Cockatiel Droppings And What You Need To Know
A healthy cockatiel produces tubular white and green cockatiel droppings. The green part is the feces, the white part is urates and any liquid produced is the urine. The average healthy cockatiel eliminates about every fifteen minutes, but this can vary from cockatiel to cockatiel.
The consistency and frequency of your cockatiel droppings can tell you a lot about your cockatiel’s health. If your bird consumes a lot of fruit and vegetables, the droppings will generally be more watery than a bird that eats mostly seeds. Watery droppings can also indicate illness such as kidney infections or diabetes. Watch to see if your cockatiel drinks more water than usual if this is the case.
The color of the droppings is also important. A lime green color could indicate that the cockatiel has psittacosis. Avocado green or dark green indicates a healthy bird. Reddish or yellowish droppings could indicate that your bird has liver problems. If the droppings are very dark in color, the cockatiel could have internal bleeding.
One day of abnormal droppings (usually appearing too loose or liquid) is not typically an emergency, as long as your cockatiel is still eating, drinking and acting normally.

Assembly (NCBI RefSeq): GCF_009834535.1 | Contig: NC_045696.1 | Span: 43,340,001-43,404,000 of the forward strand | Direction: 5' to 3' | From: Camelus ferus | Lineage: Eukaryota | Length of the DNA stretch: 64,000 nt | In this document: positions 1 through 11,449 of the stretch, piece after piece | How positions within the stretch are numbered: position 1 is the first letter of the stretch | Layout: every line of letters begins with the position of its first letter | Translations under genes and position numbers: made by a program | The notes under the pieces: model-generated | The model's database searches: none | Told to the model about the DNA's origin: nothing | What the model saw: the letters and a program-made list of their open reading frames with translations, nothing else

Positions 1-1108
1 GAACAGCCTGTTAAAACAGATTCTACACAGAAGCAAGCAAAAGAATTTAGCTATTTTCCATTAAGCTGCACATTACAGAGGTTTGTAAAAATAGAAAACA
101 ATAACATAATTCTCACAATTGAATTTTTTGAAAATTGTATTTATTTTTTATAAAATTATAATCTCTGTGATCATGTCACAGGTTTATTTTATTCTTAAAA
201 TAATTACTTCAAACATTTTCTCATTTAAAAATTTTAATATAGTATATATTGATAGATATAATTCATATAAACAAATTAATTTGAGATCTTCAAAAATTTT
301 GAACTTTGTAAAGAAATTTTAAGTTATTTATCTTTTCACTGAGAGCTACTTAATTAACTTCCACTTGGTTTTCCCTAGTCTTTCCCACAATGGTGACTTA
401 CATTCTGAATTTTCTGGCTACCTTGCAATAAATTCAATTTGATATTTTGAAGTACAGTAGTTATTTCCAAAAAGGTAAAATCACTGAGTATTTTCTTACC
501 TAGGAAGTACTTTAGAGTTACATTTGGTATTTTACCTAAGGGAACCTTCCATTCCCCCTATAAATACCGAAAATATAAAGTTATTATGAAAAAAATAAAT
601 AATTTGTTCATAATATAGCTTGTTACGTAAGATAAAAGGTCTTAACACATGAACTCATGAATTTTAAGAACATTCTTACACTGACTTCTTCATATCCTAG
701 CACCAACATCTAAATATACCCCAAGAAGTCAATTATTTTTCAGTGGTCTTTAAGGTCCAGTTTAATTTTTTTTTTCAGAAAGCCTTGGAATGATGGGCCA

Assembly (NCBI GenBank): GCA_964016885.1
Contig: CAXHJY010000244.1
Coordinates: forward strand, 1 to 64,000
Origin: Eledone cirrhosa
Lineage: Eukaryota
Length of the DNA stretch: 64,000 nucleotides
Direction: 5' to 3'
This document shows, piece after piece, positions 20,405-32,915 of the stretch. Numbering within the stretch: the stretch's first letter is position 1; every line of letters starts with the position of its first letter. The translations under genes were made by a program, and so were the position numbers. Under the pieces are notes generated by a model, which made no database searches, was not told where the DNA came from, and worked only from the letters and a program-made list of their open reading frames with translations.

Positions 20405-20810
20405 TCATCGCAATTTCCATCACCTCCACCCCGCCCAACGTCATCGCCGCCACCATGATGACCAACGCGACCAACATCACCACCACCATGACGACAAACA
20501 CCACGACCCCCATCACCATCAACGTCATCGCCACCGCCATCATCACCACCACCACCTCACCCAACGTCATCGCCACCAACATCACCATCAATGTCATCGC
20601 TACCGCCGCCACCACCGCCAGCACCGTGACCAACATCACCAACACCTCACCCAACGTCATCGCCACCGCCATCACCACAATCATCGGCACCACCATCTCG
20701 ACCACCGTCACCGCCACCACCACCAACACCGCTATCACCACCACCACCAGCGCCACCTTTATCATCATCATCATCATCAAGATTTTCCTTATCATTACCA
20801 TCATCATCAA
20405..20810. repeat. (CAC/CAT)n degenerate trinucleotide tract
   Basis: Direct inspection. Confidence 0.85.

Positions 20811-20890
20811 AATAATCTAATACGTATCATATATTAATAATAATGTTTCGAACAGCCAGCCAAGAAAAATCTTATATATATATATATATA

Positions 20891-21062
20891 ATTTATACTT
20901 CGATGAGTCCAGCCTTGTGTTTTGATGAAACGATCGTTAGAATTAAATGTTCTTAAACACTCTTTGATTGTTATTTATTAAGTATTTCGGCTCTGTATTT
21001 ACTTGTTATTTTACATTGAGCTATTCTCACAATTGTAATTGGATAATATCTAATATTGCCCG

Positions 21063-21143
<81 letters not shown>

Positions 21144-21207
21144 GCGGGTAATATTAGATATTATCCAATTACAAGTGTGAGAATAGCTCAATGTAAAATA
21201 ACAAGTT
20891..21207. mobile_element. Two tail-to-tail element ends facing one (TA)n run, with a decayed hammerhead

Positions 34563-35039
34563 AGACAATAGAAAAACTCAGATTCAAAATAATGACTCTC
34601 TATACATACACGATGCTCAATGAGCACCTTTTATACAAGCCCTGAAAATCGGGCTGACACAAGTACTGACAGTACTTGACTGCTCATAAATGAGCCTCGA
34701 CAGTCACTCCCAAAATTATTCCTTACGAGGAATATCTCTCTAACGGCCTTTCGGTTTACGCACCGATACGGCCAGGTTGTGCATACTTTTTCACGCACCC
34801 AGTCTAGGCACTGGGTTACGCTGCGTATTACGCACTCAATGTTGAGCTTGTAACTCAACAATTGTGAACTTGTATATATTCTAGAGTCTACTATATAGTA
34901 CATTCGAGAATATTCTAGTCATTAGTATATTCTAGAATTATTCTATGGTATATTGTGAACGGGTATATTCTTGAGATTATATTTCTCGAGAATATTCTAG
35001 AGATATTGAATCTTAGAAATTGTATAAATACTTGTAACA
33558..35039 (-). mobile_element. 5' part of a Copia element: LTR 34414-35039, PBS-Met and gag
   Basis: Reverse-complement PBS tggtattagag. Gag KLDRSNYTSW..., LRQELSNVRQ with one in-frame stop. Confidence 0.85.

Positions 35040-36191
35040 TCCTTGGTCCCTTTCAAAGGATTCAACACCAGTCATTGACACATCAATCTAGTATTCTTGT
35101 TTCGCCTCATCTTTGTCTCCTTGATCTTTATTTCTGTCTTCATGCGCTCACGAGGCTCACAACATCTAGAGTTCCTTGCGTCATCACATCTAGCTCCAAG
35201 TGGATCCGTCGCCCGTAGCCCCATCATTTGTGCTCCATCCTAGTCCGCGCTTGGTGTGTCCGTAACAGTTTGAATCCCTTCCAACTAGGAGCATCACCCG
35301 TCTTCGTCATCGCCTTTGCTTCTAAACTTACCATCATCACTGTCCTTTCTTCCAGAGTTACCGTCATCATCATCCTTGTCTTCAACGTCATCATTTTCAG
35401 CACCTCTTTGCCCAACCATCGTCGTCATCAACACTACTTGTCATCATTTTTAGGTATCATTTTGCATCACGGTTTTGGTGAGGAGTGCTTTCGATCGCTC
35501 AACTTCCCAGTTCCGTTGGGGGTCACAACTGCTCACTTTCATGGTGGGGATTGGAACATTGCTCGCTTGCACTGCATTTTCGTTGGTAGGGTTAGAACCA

Things like stress, spicy foods, and even certain household aerosols can give your cockatiel the ‘runs’.
If the loose droppings are occurring daily, your cockatiel might have a viral infection, or it might be allergic to a new treat or food. Cockatiels that are nesting or laying eggs, will have sometimes huge loose droppings.
Cockatiels that eat pelleted diets will have darker droppings than seed-eating birds. If your bird has eaten beetroot, don’t be alarmed if the droppings are bright pink. If your bird overdoses on sweet potatoes, blueberries or raspberries, he could produce orange, blue or red droppings. If your bird overindulges in pomegranates, don’t be alarmed, as the droppings will be violet.
Cockatiels can become ill from some human bacteria. The bacteria E. coli is usually present in our digestive system, but it should not be in the digestive system of a cockatiel so make sure you wash your hands after using the bathroom and before handling your cockatiel and its food to make sure your bird stays healthy.
Also remember to keep an eye out for worm segments in your cockatiel droppings, as this will tell you whether or not he needs to be dewormed.
If you notice your cockatiel eating its own poop, then you will probably find that the cockatiel is lacking in certain nutrients. Get a tonic or vitamin supplement from your vet to ensure your cockatiel gets all the nutrients he needs.
For more on cockatiel illnesses, click here.
It is up to you to note the changes in your cockatiel’s droppings. Learn what is normal for your bird and report any changes to your vet promptly.
For more on cockatiel health, click here.